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Transformers

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Transformers are electromagnetic devices that transfer electrical energy from one source to another by mutual induction. In the example shown below, an AC generator provides the power to the 'primary' side of the transformer. The magnetic field created by the primary induces voltage into the secondary coil...which provides power to a load. (In this case a motor)



So you ask, why is this useful? The above transformer is producing the same voltage, current and power as the generator supplied it. How is that helpful? For instance, the type of transformer you are viewing above is an isolation transformer. The main advantage to this type of transformer is the reduction of voltage spikes. Some equipment can become damaged with fluctuations in power. This is an economical way of reducing these spikes that are created on the supply side.

Now that we have a basic understanding of a transformer, we can move on to the different types of common ones you'll see:


Autotransformer
-primary and secondary are one continuous winding
-not isolated from each other
-they reduce inrush that is caused by starting large motors
-buck-boost transformers (small changes in voltage)
-variable output (variac- variations in voltages)


Instrument Transformer
-used for small instruments that have small voltage (so it steps down voltage)
-isolate metering equipment from high voltage
-PTs (Potential Transformer)
- CTs (Current Transformer)


Distribution Transformer
-poletop or padmount transformers (near all buildings with electricity)
-step down transformers (to provide electricity to consumers)
-could be indoor dry, or outdoor oil filled
-usually rated from 1.5 to 500 kVA


Power Transformer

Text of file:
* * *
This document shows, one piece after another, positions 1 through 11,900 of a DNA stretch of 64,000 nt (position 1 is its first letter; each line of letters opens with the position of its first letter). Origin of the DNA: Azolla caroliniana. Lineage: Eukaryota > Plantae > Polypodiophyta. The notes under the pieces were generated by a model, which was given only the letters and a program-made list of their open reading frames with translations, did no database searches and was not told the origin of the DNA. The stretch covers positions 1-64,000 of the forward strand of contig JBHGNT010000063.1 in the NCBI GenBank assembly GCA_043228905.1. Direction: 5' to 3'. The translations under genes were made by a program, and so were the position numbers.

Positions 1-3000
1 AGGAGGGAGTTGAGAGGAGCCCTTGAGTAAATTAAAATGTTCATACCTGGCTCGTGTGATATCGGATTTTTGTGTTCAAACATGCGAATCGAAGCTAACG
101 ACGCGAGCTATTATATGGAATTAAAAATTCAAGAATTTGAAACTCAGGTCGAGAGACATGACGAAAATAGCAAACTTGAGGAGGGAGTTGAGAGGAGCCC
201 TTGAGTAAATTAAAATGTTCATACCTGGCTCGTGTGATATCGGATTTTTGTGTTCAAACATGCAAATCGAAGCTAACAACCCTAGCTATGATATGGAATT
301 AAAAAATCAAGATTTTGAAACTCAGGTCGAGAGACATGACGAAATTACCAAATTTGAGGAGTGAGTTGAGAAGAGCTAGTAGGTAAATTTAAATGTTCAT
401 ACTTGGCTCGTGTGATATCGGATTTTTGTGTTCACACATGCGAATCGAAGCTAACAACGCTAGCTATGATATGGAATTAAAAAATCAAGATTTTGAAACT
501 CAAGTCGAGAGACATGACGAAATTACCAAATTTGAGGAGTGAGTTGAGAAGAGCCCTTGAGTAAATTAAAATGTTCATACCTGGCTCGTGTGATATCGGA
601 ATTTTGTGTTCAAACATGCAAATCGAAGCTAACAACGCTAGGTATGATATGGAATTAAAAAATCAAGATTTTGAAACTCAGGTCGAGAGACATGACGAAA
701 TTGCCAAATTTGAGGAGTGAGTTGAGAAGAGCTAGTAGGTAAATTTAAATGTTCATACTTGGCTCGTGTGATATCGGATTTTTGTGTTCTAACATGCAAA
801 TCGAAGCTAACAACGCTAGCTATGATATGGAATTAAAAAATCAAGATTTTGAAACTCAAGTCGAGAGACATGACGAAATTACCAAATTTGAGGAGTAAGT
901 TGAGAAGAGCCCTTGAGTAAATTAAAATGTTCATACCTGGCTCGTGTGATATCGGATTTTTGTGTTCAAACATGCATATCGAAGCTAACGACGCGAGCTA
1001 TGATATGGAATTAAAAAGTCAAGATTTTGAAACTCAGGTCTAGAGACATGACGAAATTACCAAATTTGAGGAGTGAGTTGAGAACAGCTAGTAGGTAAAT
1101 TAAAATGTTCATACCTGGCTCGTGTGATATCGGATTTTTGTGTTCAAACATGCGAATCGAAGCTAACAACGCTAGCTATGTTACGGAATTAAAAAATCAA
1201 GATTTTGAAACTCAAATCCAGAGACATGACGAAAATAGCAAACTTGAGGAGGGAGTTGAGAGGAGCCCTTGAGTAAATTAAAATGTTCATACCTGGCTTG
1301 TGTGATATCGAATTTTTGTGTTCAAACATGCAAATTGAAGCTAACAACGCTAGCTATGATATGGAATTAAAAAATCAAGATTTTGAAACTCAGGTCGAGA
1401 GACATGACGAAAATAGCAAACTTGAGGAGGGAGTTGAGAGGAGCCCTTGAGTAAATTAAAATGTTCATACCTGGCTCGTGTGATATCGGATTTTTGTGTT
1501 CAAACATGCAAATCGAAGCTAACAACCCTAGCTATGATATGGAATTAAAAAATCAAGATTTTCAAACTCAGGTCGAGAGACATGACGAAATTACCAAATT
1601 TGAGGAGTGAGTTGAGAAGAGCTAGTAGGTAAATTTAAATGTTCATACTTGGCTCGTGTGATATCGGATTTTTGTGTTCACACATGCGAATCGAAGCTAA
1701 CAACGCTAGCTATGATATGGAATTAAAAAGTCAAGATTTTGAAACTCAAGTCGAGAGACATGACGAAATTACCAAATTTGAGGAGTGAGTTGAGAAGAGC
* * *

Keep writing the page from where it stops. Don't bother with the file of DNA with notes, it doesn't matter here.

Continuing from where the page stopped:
-very large transformers
-step up transformers at generating stations
-step down transformers at sub station for local distribution
-rated from 500kVA to over 100,000kVA


Signal Transformer
-small transformers
-step down from 120V to 8-24V
-used to supply control voltage to fire alarms, door bells, HVACR


Control Transformer
-usually under 1kVA
-step down transformer (480V to 120V for a motor control)
-used to supply signal or control circuits


Ratio for Transformers

Ratio is something that will really help you when figuring out calculations for transformers. Notice in the diagrams below that the ratio matches every portion of the transformers? The voltage, the current and the turns are all matching the ratio.


So, for an example...if ratio is known and you know the primary has 1800 turns, then you can easily deduce that the secondary has 900 turns because it is half the value. This can be used for any other value as well. If all else fails, you can work through ratio and ohm's law. It always works.(Be careful that the higher the voltage-the lower the current, the lower the voltage - the higher the current)


Formulas for Transformers

The following formulas are the most common for transformers. Everybody has a different way of figuring out things, and for some the easiest way is ratio. For other people, it's learning six other formulas. So here they are:

To find voltage...


To find current...


To find the number of coil turns...



ES = secondary voltage
EP = primary voltage
IS = secondary current
IP = primary current
NS = turns in the secondary coil
NP = turns in the primary coil


Isn't that useful? Now let's actually use it in a situation...

EXAMPLE:
If a transformer has 300 turns on the low winding, and a voltage ratio of 208V-240V. How many turns are required on the high voltage winding?

What is known:
EP=208
ES=240
NP=300

Using your
formula:

= 240Volts x 300 Turns on the Primary
________________________________
208 Volts

= 346 turns on the high voltage winding.



Or do you understand Ratio better?

voltage ratio is 208V-240V, (so divide 240 by 208, which equals 1.15)
So now you know the ratio is 1: 1.15
Take the 300 (known value) and multiply by 1.15
It equals 345

(which is the turns on the high voltage winding) Another decimal point and it would have matched the above calculation.

Either way...you are right.



Markings on Transformers

The markings on a transformer are as follows:
High Voltage = H1, H2, H3
Low Voltage = X1, X2, X3
or you can remember visually from the following graphic



Terminal markings are critical for doing such things as:
1) connecting multi-coil transformers
2) connecting three phase transformer banks
3) connecting metering and protective relaying




Additive and Subtractive Polarity